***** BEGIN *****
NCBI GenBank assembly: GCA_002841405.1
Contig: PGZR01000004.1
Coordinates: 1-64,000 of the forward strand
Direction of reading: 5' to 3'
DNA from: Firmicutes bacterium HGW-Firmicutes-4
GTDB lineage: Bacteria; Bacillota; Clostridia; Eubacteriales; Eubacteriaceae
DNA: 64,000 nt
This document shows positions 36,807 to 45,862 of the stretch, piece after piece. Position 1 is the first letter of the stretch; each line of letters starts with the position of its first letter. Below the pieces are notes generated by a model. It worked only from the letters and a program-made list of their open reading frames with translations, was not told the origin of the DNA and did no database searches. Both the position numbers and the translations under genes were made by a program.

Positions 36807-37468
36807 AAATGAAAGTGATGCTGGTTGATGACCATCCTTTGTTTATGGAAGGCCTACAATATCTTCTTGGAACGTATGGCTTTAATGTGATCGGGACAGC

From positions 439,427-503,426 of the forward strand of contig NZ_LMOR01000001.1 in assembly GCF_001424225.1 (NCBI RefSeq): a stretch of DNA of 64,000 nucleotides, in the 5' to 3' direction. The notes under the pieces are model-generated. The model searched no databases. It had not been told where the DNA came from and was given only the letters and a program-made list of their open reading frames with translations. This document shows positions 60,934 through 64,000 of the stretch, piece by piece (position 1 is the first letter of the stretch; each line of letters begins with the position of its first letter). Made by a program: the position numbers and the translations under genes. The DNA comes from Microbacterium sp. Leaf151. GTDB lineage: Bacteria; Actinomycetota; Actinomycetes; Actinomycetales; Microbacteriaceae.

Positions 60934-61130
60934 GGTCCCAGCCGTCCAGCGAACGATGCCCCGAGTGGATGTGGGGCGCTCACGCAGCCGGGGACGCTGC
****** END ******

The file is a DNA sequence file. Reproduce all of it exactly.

NCBI GenBank assembly: GCA_002841405.1
Contig: PGZR01000004.1
Coordinates: 1-64,000 of the forward strand
Direction of reading: 5' to 3'
DNA from: Firmicutes bacterium HGW-Firmicutes-4
GTDB lineage: Bacteria; Bacillota; Clostridia; Eubacteriales; Eubacteriaceae
DNA: 64,000 nt
This document shows positions 36,807 to 45,862 of the stretch, piece after piece. Position 1 is the first letter of the stretch; each line of letters starts with the position of its first letter. Below the pieces are notes generated by a model. It worked only from the letters and a program-made list of their open reading frames with translations, was not told the origin of the DNA and did no database searches. Both the position numbers and the translations under genes were made by a program.

Positions 36807-37468
36807 AAATGAAAGTGATGCTGGTTGATGACCATCCTTTGTTTATGGAAGGCCTACAATATCTTCTTGGAACGTATGGCTTTAATGTGATCGGGACAGC

From positions 439,427-503,426 of the forward strand of contig NZ_LMOR01000001.1 in assembly GCF_001424225.1 (NCBI RefSeq): a stretch of DNA of 64,000 nucleotides, in the 5' to 3' direction. The notes under the pieces are model-generated. The model searched no databases. It had not been told where the DNA came from and was given only the letters and a program-made list of their open reading frames with translations. This document shows positions 60,934 through 64,000 of the stretch, piece by piece (position 1 is the first letter of the stretch; each line of letters begins with the position of its first letter). Made by a program: the position numbers and the translations under genes. The DNA comes from Microbacterium sp. Leaf151. GTDB lineage: Bacteria; Actinomycetota; Actinomycetes; Actinomycetales; Microbacteriaceae.

Positions 60934-61130
60934 GGTCCCAGCCGTCCAGCGAACGATGCCCCGAGTGGATGTGGGGCGCTCACGCAGCCGGGGACGCTGC